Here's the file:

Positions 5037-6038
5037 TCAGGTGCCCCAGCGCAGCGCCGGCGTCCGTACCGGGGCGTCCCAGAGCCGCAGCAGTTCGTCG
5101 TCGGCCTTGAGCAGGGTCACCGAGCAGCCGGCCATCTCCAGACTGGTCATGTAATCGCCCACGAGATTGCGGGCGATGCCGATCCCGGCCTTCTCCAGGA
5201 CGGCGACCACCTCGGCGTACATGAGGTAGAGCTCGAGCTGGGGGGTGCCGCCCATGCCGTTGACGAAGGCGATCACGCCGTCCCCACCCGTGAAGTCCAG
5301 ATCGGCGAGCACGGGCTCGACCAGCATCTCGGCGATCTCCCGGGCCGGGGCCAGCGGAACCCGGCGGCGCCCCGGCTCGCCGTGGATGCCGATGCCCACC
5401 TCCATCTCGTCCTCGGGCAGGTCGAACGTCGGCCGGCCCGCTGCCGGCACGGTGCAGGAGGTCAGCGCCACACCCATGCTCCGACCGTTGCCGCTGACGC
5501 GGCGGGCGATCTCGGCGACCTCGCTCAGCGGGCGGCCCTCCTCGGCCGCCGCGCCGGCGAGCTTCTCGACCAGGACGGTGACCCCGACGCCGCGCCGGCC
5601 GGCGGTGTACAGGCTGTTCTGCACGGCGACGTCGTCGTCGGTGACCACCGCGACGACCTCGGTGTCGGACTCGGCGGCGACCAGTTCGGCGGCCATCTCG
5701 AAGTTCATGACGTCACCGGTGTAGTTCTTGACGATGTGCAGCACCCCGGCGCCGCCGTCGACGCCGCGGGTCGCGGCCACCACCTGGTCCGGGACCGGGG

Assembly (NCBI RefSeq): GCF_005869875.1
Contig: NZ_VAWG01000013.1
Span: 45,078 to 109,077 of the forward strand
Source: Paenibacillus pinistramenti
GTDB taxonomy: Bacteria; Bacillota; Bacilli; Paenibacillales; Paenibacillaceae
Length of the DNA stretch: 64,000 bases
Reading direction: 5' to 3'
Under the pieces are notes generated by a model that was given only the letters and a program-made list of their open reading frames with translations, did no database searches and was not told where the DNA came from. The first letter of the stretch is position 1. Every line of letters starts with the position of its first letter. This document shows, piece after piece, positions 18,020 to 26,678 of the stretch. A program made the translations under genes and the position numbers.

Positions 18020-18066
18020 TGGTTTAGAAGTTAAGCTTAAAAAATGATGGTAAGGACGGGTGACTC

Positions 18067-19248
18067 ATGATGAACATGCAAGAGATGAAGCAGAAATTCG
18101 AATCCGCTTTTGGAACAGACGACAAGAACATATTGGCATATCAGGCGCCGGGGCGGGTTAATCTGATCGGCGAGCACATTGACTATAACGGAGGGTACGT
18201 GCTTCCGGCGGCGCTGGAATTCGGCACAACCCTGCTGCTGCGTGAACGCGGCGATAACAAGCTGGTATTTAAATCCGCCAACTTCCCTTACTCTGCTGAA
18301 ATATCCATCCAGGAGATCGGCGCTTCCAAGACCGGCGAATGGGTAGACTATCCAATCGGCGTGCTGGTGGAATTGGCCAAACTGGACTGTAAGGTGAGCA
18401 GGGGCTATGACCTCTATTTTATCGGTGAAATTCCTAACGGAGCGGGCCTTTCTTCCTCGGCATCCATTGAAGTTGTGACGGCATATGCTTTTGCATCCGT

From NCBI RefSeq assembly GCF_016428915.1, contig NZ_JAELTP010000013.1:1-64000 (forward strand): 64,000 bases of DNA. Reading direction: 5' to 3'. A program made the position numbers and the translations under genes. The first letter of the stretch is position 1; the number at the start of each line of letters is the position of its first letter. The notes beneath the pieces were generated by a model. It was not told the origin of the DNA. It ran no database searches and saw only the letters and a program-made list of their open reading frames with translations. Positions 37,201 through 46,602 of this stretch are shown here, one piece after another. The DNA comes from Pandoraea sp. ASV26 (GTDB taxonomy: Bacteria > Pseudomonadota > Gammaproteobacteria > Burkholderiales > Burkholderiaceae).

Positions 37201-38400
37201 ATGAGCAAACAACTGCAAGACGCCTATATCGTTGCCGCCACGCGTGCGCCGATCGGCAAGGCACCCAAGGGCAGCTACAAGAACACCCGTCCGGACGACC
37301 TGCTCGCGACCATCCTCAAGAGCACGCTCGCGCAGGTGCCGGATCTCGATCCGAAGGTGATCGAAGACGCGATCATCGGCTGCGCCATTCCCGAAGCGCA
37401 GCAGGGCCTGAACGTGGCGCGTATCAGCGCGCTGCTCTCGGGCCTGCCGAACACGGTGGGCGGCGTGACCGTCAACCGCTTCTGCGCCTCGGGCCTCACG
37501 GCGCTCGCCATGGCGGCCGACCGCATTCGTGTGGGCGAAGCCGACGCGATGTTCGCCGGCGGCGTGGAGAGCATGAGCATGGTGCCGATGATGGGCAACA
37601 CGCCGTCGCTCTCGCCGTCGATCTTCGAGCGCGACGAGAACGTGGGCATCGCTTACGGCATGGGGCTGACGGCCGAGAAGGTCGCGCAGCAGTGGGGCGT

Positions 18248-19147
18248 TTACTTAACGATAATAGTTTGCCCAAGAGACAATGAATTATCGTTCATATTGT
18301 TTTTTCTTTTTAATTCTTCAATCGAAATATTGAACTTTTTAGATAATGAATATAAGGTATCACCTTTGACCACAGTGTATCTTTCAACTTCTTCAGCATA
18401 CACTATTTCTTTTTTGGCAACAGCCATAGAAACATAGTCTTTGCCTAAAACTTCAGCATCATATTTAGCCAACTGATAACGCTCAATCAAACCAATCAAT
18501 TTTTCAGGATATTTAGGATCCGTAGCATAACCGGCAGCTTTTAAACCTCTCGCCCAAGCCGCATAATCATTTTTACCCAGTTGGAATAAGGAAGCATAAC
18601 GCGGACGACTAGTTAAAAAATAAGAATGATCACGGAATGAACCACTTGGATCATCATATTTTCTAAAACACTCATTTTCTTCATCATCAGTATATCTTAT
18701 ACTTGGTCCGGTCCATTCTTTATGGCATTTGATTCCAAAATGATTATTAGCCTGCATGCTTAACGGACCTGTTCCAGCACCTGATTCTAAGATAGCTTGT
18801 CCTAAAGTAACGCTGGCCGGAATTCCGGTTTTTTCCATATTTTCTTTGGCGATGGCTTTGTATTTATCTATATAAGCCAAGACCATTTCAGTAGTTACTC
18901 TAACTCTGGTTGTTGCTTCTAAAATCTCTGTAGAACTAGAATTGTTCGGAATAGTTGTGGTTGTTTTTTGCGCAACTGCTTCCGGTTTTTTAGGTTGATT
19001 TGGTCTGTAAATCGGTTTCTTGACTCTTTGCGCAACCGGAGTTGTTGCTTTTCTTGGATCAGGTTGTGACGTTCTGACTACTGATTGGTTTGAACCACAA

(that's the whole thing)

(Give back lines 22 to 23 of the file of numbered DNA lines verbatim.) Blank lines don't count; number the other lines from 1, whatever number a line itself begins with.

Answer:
18101 AATCCGCTTTTGGAACAGACGACAAGAACATATTGGCATATCAGGCGCCGGGGCGGGTTAATCTGATCGGCGAGCACATTGACTATAACGGAGGGTACGT
18201 GCTTCCGGCGGCGCTGGAATTCGGCACAACCCTGCTGCTGCGTGAACGCGGCGATAACAAGCTGGTATTTAAATCCGCCAACTTCCCTTACTCTGCTGAA